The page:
How do you know if your home’s windows need to be replaced? Well, the most important factor in making that decision is determining whether the new, replacement windows are significantly better than the ones you already have.
What if you have old, single-pane aluminum windows? If that’s the case, you probably already know that you would benefit greatly from replacing them, and here are a couple of reasons why.
The Problem of Heat Transfer and Aluminum Windows
Aluminum is a material with properties that conduct heat or encourage heat transfer. For example, when you put warm aluminum cans into a cooler filled with ice, the heat inside the cans quickly escapes, cooling the liquid inside. This is because the aluminum material has a very high heat transfer coefficient, quickly and efficiently changing the temperature. While that is great news for your drinks, it is not so great when the same happens with your home's old aluminum windows.
If you have aluminum windows in your home, go up and touch the frame of one of them. If it is a hot day, the frame will feel warm inside, even if the temperature in the house is cool. If your house is warm and cool outside, you may feel a draft because heat is escaping. Undoubtedly, your expensive energy bill has already shown you the result of this heat transfer. For more information, see our blog post on Understanding the Thermodynamics of Windows.
Aluminum Windows and Condensation
One of our Southwest Exteriors clients decided to replace their windows in stages, so they currently have one newly replaced window. In contrast, most of their windows are still single-pane aluminum. One evening as occasionally happens in San Antonio, the temperature dropped extremely rapidly outside. This fast temperature change caused condensation to form on the inside of every single window in the house, except for the replacement window. The aluminum windows were cold to the touch, but the replacement window remained at room temperature, completely unaffected.
Are aluminum windows still popular?
According to a report by the National Association of Home Builders (NAHB), the market share by material of new construction windows in the United States in 2021 was as follows:
Vinyl windows have been gaining popularity recently due to their low cost, energy efficiency, and low maintenance requirements. Wood windows remain popular among high-end home builders and homeowners who value their natural beauty and traditional aesthetic. Fiberglass windows are also gaining in popularity due to their durability, energy efficiency, and ability to mimic the look of wood. Aluminum windows have fallen out of favor in recent years due to their poor energy efficiency and tendency to conduct heat, which can lead to condensation and frost on the glass.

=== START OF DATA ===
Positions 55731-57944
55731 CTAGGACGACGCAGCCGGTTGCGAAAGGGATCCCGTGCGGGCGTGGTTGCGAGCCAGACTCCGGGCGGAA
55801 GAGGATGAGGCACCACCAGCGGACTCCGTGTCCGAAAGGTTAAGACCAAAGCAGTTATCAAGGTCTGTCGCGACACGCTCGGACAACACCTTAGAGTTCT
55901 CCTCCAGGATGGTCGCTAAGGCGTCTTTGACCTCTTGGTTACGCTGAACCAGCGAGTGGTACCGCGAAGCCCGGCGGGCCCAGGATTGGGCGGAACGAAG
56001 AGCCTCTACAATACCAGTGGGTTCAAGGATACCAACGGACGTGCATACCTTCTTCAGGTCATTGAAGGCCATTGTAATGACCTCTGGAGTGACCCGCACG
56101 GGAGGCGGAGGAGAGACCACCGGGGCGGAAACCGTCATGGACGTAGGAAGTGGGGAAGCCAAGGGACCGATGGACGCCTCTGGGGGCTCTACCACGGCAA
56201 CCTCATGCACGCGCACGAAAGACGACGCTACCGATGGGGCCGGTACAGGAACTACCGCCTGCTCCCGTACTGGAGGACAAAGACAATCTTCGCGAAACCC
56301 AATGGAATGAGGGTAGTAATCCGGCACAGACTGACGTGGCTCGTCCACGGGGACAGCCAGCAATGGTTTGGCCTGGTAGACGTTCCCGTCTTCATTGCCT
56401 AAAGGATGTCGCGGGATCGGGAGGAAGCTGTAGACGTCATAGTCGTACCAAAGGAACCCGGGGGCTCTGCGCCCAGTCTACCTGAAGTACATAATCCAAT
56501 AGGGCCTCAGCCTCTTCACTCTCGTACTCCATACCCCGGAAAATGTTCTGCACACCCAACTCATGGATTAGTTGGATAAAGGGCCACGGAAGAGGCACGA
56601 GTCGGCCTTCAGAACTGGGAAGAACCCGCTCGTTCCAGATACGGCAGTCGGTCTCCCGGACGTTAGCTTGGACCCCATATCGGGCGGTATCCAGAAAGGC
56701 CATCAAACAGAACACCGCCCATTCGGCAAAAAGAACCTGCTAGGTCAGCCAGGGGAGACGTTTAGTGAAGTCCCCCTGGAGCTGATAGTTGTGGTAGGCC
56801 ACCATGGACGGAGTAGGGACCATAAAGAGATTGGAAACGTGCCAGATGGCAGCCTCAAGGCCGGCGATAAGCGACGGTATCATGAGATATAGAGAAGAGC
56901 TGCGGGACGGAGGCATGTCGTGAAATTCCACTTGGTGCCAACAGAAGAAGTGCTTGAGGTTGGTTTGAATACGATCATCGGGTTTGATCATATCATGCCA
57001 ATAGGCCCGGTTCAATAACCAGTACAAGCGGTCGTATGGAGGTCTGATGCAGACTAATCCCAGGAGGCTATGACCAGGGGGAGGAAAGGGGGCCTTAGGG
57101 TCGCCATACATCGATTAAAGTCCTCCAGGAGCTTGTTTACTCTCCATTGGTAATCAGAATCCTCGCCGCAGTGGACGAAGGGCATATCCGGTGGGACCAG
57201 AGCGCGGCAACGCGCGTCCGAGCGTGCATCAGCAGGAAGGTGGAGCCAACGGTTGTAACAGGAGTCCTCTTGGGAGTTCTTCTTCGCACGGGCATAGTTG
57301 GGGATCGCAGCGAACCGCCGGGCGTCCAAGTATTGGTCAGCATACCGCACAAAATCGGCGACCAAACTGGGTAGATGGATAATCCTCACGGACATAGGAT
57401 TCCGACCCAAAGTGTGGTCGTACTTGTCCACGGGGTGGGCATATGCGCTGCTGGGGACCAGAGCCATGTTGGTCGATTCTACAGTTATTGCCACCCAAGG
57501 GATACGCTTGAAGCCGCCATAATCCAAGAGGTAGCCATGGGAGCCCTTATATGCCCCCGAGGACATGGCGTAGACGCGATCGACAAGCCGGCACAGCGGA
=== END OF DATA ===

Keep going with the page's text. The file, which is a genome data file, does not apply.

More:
Do aluminum windows meet Energy Star requirements?
Aluminum windows can meet the Energy Star code, depending on the specific product and how it is designed and manufactured. Energy Star is a certification program that sets energy efficiency standards for various products, including windows. To qualify for Energy Star certification, windows must meet certain performance criteria for factors such as U-factor, solar heat gain coefficient (SHGC), and air leakage.
Aluminum windows have historically been known for their poor energy efficiency, as aluminum is a highly conductive material that allows heat to transfer easily through the frame. However, window design and technology advances have led to the development of more energy-efficient aluminum windows. Some manufacturers offer aluminum windows with thermal breaks and insulating materials inserted into the frame to reduce heat transfer. Other manufacturers offer aluminum-clad wood windows with an aluminum exterior and a wood interior, providing the durability and low maintenance of aluminum with the natural beauty and insulation of wood.
If you're considering aluminum windows for your home, look for products that meet Energy Star criteria for energy efficiency. The Energy Star label can help you identify windows and performance glass that will save you money on your energy bills and help reduce your home's environmental impact.
So, because single-pane aluminum windows are extremely inefficient, you would certainly benefit from replacing them with better windows. In fact, because of new energy efficiency standards in Texas, single-pane aluminum windows are no longer available to consumers. The newer aluminum windows are double-paned and marketed as having “thermal breaks.” These thermal breaks are a piece of non-conductive material (plastic, for example) that is put between the aluminum layers to stop heat transfer. Choosing a high-quality window material frame and coupling it with energy-efficient double-pane glass will transform your energy bill and stop overworking your air conditioner and heater to maintain pleasant temperatures inside. If finances prevent you from doing your whole house at once, then replacing your aluminum windows in phases is an option. We recommend replacing windows together in the same location so that you don’t end up with two very different-looking windows right next to each other.